The origin of the haematite deposits of the area has long attracted attention and controversy. Currently, the most widely accepted genetic models involve the transport of iron derived either from Permo-Triassic sedimentary rocks in the Irish Sea Basin, or from the granites of the western Lake District. Convective leaching of iron was effected by fluids circulating in response to a probable heat source beneath the Irish Sea. The iron-rich fluids were driven up-dip and gained access to the limestones via faults, and in the Furness area via dissolution hollows; large-scale metasomatic replacement of limestone then took place.

In west Cumbria the role of permeable Permo-Triassic rocks has been of crucial importance in determining the distribution of orebodies. Where these rocks rest directly upon Dinantian limestones, ore bodies are common, but where thick mudstones of Namurian, Westphalian or late Permian age intervene, orebodies are generally absent. The local abundance of specular haematite within the interstices of coarse-grained sandstones within the Coal Measures suggests that these too may have acted as mineralising aquifers in suitable structural settings. If so, hitherto undiscovered haematite orebodies could exist to the west of the known west Cumbrian orefield.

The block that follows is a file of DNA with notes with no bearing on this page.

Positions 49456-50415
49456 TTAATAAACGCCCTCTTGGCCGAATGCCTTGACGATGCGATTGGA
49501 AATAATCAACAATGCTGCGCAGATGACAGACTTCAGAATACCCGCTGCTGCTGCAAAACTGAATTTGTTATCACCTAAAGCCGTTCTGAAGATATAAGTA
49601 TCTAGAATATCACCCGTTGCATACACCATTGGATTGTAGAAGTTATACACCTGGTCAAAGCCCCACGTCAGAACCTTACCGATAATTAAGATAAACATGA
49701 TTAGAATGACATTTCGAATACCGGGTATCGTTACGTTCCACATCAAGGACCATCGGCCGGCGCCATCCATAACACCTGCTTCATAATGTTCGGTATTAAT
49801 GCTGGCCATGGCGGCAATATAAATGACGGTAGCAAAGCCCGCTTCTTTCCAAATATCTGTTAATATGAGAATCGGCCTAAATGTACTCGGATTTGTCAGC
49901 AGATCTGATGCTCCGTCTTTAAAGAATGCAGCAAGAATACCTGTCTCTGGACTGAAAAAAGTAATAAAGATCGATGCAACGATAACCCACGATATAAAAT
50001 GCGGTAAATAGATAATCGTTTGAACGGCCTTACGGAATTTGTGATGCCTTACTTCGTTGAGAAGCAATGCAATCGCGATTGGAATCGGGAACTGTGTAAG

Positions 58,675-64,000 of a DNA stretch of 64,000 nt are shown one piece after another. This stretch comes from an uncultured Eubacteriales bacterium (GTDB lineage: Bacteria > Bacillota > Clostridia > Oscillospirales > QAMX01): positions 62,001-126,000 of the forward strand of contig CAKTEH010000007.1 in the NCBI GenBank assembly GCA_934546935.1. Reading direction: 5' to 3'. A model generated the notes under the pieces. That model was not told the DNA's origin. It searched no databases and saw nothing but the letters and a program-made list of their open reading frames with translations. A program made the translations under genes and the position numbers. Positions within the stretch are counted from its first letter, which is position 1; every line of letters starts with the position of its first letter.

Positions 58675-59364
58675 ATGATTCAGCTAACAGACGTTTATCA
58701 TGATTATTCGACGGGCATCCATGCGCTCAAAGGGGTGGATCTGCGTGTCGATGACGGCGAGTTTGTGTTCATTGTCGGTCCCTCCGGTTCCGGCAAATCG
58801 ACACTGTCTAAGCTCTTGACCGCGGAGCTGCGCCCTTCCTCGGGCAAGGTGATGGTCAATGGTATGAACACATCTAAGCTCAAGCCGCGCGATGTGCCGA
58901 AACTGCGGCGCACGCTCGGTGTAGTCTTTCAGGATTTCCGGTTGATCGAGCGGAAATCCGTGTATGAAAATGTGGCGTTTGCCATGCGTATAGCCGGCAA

It is likely that a former covering of permeable Permo-Triassic or Carboniferous rocks acted as a pathway enabling mineralising fluids to gain access to fractures within the Lower Palaeozoic rocks of the Lake District, where haematite was deposited as fissure fillings. Such a hypothesis is entirely consistent with the comparative abundance of haematite veins in the western parts of the Lake District and their absence from the east of the region.

Fluid inclusion studies of gangue minerals suggest that the mineralising fluids were hypersaline brines at temperatures of up to 120°C. The age of this mineralisation is still a matter of dispute. Arguments have been advanced for a Permian or Early Triassic age, though other evidence favours a post-Triassic age.